ON Thursday, February 4, 2010 – 10 years ago this week – I went to a pub in Sydney to meet up with a young reporter who had previously worked for The AJN and, after a stint with the local press in NSW, was interested in returning to the paper.
That reporter was Josh Levi.
Ten years on, I find myself mourning the finest journalist I have ever had the privilege of working with.
I had only joined the paper as national editor two months before our first meeting and was keen to recruit someone who shared my vision. In Josh, I found that person: someone who saw The AJN as a vehicle for making readers proud of their Jewish heritage and of Israel; who saw it as a vehicle for improving the community, highlighting its flaws, campaigning for those failings to be rectified and holding those in positions of authority to account.
And over the years, he did that in spades, whether it was his groundbreaking coverage of child abuse, or his reports into the controversies surrounding the Kashrut Authority, Yeshiva in Sydney, Yeshivah in Melbourne or the now defunct Australian Jewish Communal Lobby, to name but a few.
In the decade that followed our first meeting, Josh served as senior Sydney journalist, Sydney news editor, Sydney sports editor, national sports editor, national news editor, deputy editor, Sydney office manager and more recently as CEO. The reality though, whatever title he held, he was always my go-to guy. No one had his nose for a story or his instinct for the angle that should be taken.
That’s not to say Josh was the most literary of writers, a fact he would readily admit. In his head he always knew what he wanted to say, it just didn’t always translate into English when he put finger to keyboard. But that was the essence of our relationship as editor and journalist over 10 years: him writing, me deciphering (amid occasional cries of despair).
The heart of these stories, though, was pure Josh.
And the countless phone calls, emails and texts I have received over recent days, bear testament to that.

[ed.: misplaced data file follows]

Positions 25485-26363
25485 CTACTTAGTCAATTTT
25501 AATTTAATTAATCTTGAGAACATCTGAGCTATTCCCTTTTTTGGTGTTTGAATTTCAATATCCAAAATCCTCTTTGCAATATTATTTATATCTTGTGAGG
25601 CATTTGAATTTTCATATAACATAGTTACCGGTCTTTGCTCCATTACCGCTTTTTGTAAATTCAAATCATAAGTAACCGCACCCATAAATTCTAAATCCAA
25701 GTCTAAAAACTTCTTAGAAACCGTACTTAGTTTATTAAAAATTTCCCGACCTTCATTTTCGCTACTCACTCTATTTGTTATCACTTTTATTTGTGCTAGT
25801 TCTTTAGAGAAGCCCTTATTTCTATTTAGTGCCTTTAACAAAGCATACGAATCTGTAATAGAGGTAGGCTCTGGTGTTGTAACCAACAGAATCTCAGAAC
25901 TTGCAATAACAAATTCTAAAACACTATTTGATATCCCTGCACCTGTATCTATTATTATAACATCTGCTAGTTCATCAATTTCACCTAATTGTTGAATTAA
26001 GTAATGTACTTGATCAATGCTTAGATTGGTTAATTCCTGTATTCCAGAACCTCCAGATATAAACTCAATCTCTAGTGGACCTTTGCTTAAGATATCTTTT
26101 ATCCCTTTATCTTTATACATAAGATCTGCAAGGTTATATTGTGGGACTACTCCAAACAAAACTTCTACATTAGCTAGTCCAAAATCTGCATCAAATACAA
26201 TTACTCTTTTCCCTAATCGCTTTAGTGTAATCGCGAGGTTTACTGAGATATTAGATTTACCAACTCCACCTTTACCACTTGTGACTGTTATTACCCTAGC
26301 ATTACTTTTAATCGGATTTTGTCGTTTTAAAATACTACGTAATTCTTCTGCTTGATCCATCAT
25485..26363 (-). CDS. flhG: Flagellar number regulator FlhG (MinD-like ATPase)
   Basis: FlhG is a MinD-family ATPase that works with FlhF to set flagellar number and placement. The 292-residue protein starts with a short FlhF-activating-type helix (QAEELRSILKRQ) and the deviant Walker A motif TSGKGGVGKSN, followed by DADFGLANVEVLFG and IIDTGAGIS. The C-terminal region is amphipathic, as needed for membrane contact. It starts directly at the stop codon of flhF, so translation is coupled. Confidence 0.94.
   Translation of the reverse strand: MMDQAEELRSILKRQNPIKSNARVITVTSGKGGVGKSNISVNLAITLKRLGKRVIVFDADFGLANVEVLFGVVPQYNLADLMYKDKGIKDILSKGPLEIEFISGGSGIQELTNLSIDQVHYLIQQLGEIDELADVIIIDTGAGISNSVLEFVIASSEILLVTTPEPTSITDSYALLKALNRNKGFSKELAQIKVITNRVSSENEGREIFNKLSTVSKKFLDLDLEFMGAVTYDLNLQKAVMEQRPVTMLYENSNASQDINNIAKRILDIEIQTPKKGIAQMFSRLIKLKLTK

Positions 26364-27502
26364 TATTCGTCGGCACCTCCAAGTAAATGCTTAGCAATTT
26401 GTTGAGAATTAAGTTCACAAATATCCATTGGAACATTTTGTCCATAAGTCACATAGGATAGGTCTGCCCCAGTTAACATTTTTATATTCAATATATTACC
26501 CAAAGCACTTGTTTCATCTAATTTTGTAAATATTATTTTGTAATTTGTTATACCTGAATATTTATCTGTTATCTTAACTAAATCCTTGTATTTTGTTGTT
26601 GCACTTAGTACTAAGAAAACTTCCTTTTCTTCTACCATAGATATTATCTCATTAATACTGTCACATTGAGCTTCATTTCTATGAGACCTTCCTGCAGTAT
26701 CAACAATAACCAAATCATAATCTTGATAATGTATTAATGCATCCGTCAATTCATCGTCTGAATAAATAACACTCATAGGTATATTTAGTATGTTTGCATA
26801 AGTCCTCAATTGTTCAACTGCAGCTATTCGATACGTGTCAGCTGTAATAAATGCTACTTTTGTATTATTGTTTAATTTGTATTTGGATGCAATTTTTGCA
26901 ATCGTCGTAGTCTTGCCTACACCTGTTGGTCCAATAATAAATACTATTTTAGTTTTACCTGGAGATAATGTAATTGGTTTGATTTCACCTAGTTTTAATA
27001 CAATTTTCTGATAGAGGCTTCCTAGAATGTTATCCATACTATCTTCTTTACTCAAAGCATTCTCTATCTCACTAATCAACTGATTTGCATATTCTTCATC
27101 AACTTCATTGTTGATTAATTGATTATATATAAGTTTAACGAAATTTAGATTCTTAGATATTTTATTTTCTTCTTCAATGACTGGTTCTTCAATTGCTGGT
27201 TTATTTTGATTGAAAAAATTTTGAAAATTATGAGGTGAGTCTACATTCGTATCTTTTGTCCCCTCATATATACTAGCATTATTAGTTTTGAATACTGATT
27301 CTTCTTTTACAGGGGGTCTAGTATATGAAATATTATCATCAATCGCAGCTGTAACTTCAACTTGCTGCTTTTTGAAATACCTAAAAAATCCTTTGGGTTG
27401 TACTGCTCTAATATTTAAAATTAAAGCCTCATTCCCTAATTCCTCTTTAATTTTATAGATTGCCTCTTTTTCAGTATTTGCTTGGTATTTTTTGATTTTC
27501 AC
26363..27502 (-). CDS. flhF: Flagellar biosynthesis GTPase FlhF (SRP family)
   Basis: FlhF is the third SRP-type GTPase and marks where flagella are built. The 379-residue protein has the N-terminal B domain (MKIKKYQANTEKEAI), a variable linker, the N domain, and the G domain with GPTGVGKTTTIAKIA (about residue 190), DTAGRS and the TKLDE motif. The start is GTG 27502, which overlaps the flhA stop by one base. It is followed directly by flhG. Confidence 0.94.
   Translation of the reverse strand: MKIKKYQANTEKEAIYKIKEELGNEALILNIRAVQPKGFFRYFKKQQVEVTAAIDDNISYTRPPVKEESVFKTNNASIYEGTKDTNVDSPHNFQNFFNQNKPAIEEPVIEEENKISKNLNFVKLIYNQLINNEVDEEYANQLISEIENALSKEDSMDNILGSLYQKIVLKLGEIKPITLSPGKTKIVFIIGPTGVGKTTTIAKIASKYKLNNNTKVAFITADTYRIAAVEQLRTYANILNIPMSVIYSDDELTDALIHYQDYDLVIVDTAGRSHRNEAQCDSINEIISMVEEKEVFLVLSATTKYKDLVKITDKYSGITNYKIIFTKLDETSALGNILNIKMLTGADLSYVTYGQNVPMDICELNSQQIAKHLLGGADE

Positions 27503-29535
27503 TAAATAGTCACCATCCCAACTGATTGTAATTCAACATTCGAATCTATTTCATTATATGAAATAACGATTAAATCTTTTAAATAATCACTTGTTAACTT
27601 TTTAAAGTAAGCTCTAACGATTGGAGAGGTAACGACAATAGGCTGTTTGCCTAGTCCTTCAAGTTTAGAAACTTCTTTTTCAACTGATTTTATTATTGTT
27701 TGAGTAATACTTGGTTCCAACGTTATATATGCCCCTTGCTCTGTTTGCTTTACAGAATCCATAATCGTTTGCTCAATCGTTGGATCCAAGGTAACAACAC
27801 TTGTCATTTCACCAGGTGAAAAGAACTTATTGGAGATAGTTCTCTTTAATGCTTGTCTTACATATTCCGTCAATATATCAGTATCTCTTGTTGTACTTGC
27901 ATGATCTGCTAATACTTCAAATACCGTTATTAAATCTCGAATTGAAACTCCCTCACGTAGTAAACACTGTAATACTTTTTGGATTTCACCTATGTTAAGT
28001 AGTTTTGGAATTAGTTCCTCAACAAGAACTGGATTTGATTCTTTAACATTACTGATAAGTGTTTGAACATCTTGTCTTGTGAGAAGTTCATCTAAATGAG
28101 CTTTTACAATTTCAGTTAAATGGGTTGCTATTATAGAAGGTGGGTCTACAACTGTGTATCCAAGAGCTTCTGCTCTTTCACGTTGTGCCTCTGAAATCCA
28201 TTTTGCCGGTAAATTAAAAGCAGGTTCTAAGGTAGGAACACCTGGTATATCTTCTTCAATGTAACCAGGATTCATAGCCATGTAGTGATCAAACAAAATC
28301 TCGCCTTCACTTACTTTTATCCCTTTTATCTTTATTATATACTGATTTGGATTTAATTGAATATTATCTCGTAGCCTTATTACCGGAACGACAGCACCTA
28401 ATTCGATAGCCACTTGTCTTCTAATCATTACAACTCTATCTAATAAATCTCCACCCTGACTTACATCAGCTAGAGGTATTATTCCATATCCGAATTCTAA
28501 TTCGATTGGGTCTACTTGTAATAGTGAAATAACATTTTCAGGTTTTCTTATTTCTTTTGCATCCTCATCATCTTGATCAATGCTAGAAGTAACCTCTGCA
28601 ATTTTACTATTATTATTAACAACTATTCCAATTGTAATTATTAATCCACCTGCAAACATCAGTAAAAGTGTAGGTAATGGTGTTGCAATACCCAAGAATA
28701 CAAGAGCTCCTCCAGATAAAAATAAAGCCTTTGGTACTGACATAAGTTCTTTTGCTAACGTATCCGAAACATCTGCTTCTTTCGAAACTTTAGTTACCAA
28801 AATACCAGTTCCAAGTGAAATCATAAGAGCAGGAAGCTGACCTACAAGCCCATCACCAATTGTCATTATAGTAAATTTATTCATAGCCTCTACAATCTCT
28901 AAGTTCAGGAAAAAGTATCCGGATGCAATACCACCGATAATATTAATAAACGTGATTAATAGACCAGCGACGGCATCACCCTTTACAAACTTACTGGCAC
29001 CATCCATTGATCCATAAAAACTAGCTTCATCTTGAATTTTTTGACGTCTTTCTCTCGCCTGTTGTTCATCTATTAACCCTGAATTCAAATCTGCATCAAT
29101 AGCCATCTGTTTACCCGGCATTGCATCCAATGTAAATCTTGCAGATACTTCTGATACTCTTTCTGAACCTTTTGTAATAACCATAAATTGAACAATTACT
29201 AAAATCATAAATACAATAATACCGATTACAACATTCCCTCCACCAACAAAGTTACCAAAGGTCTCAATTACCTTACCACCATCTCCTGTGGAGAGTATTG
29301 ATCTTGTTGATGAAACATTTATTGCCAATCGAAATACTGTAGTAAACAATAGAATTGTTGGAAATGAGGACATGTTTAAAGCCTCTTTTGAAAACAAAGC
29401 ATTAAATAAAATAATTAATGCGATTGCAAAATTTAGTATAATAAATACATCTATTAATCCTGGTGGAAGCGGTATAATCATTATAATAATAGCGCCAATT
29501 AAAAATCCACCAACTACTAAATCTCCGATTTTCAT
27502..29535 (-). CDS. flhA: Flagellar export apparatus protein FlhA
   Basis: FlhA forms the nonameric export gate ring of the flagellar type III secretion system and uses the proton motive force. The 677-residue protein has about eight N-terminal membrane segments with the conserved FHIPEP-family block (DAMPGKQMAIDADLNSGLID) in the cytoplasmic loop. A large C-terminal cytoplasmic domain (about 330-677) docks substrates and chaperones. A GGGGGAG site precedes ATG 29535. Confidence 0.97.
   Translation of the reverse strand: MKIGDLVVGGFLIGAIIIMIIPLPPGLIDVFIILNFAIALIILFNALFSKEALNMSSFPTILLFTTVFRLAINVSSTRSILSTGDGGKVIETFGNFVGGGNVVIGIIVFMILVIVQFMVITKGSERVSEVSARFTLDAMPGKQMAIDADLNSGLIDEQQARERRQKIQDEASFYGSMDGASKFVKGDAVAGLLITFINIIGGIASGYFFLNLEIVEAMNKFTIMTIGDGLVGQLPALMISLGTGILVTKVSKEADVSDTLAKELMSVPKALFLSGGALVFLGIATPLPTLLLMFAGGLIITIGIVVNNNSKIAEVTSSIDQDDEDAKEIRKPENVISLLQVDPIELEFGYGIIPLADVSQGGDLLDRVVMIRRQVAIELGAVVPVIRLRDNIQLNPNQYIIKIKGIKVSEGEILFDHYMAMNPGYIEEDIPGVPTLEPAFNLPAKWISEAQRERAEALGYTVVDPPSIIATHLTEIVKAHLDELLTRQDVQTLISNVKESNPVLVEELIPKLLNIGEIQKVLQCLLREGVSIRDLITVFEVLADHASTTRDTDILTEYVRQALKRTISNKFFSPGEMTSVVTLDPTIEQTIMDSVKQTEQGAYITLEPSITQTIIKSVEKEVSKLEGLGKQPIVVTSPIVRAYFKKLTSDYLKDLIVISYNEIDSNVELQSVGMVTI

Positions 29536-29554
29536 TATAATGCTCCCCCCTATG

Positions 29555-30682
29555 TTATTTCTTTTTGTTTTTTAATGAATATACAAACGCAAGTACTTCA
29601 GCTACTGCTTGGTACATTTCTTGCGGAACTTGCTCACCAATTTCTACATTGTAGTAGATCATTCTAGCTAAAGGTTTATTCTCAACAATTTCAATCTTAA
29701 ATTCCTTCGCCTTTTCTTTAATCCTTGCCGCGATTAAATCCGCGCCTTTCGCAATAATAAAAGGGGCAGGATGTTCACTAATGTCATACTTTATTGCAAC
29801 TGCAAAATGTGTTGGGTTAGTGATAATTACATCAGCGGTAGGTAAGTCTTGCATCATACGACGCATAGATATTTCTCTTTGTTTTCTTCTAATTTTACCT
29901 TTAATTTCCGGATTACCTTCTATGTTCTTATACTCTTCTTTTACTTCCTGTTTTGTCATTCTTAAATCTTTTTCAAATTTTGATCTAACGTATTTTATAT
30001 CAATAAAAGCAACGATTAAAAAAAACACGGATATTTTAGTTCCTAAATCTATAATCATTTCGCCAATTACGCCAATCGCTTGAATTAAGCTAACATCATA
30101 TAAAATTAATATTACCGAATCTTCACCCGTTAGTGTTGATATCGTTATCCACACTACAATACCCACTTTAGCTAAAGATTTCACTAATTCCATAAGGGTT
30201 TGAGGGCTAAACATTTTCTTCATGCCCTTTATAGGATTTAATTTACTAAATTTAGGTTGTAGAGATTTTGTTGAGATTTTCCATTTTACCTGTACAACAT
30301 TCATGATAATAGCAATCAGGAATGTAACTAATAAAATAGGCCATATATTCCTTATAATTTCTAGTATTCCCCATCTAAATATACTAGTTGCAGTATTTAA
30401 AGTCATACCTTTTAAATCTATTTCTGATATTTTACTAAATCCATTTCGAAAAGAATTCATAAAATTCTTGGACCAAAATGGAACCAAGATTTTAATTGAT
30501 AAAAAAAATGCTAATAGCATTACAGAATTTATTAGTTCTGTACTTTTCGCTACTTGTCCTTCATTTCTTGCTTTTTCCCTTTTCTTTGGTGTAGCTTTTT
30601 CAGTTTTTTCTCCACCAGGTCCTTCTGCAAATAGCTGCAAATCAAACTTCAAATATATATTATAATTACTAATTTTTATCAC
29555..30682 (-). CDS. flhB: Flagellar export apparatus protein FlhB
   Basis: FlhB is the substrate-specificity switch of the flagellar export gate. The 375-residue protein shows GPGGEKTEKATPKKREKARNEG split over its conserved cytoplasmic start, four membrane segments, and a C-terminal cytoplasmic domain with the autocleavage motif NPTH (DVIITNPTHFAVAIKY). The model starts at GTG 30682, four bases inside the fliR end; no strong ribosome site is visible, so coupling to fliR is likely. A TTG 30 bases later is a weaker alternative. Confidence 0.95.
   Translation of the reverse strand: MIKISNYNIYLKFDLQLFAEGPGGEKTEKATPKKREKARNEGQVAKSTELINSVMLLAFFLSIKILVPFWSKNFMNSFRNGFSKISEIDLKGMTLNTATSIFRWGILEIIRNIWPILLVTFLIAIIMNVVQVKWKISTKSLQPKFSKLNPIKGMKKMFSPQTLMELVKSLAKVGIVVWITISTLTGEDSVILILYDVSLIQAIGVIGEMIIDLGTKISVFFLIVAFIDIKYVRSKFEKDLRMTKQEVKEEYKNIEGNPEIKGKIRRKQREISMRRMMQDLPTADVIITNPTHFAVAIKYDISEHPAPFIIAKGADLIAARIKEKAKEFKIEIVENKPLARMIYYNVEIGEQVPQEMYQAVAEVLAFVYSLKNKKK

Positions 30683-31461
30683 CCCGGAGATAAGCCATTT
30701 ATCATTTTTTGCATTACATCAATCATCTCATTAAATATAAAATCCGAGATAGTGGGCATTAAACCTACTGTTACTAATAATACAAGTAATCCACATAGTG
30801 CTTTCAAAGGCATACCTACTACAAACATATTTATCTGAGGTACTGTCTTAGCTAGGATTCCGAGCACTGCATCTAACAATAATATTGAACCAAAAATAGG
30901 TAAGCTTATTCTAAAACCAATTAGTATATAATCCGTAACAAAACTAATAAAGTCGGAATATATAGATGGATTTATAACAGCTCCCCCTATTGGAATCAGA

Everyone who dealt with Josh trusted and liked him. They knew he wasn’t writing stories to be scandalous or out of malice. He wrote them because they needed to be written. Because the community needed to be made aware of certain information or because something wasn’t as it should be or someone wasn’t acting as they should be.
And he would take the time and trouble to explain that to those members of the community affected or involved. In fact, he would spend hours on the phone to them, or meeting them in person, explaining why a story was being written, why a particular angle was being taken and why it could not be ignored, as much as they might like it to be.
And whether they agreed or not, they appreciated that and respected him for it.
That sense of dedication, and of determination, underscored every story he’d write – from the coverage of the child abuse scandal within the community, to the simplest match report or article about a communal event.
Whatever the story, Josh put his all into ensuring the facts were correct, the relevant people had been spoken to and, if necessary, that all parties involved were given a right of reply.
And that rigorous, ethical journalist was the Josh I stood shoulder to shoulder with in court three years ago, when he and the paper were being sued for defamation over articles the pair of us had written during the Royal Commission into Institutional Responses to Child Sexual Abuse – coverage that won both him personally, and the paper, a slew of awards.
During that week, I saw a different side to the jovial, jocular, “no complaints” persona that Josh wore around the office.
Considered, insightful, contemplative – qualities he would subsequently bring to his role as CEO – two years after writing the articles, he was still able to justify every word and line he had written as being in the public interest. Integrity spilled out of those reports just as it flowed from his personality.
Everything was written for the public interest, for the communal interest – and for that he was respected, admired and loved throughout the community.
Two months ago, at our end of year celebration I joked that Josh was well suited to imminent fatherhood as he had become a father to us all at The AJN, such was the level of maturity and responsibility he exhibited since becoming CEO.
We cannot begin to imagine the loss inflicted on Lia, Lara, Ian, Ann, Sylvia, Ben, Mel and the rest of Josh’s family.
But as a reporter, as an editor and as CEO, Joshua Levi was the heart and the integrity of The AJN. This week, the paper lost its soul, and Australian Jewry lost one of its most dedicated sons.
And for my part, I have lost one of my dearest friends, colleagues and sparring partners.
You have been by my side at The Australian Jewish News for a decade and now there is a gaping hole.
Farewell Josh. The AJN will never be the same … but knowing that you’re looking down at us, we’ll do our very best to make sure it’s still a paper you would be proud of.
Zeddy Lawrence is the national editor of The AJN.